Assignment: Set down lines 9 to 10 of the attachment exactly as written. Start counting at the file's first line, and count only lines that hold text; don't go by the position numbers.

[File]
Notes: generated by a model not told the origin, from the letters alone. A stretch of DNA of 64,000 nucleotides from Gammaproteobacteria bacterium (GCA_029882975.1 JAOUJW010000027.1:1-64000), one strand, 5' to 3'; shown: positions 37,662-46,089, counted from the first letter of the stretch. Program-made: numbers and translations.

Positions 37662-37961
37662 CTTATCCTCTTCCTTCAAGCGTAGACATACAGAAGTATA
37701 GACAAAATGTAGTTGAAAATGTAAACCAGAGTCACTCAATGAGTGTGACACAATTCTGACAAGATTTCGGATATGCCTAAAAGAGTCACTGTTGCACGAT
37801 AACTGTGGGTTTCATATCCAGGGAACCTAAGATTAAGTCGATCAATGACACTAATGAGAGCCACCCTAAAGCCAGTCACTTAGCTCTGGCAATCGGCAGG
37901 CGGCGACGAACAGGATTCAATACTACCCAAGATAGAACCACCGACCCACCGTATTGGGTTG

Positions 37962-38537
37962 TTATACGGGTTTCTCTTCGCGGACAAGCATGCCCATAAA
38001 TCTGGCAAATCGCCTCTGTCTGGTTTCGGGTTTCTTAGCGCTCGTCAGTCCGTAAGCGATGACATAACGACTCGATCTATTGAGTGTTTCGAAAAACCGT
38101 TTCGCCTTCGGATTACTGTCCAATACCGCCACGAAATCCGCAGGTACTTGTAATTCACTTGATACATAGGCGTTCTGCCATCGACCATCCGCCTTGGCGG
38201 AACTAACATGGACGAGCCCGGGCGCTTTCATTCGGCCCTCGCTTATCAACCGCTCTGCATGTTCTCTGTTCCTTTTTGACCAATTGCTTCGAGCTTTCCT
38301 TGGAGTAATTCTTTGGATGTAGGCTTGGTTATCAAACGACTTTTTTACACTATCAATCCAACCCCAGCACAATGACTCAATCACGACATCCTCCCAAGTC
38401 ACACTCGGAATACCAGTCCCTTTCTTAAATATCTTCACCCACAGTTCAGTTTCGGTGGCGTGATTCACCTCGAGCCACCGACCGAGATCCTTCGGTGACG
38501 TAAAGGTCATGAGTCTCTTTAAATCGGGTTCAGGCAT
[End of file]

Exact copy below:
38001 TCTGGCAAATCGCCTCTGTCTGGTTTCGGGTTTCTTAGCGCTCGTCAGTCCGTAAGCGATGACATAACGACTCGATCTATTGAGTGTTTCGAAAAACCGT
38101 TTCGCCTTCGGATTACTGTCCAATACCGCCACGAAATCCGCAGGTACTTGTAATTCACTTGATACATAGGCGTTCTGCCATCGACCATCCGCCTTGGCGG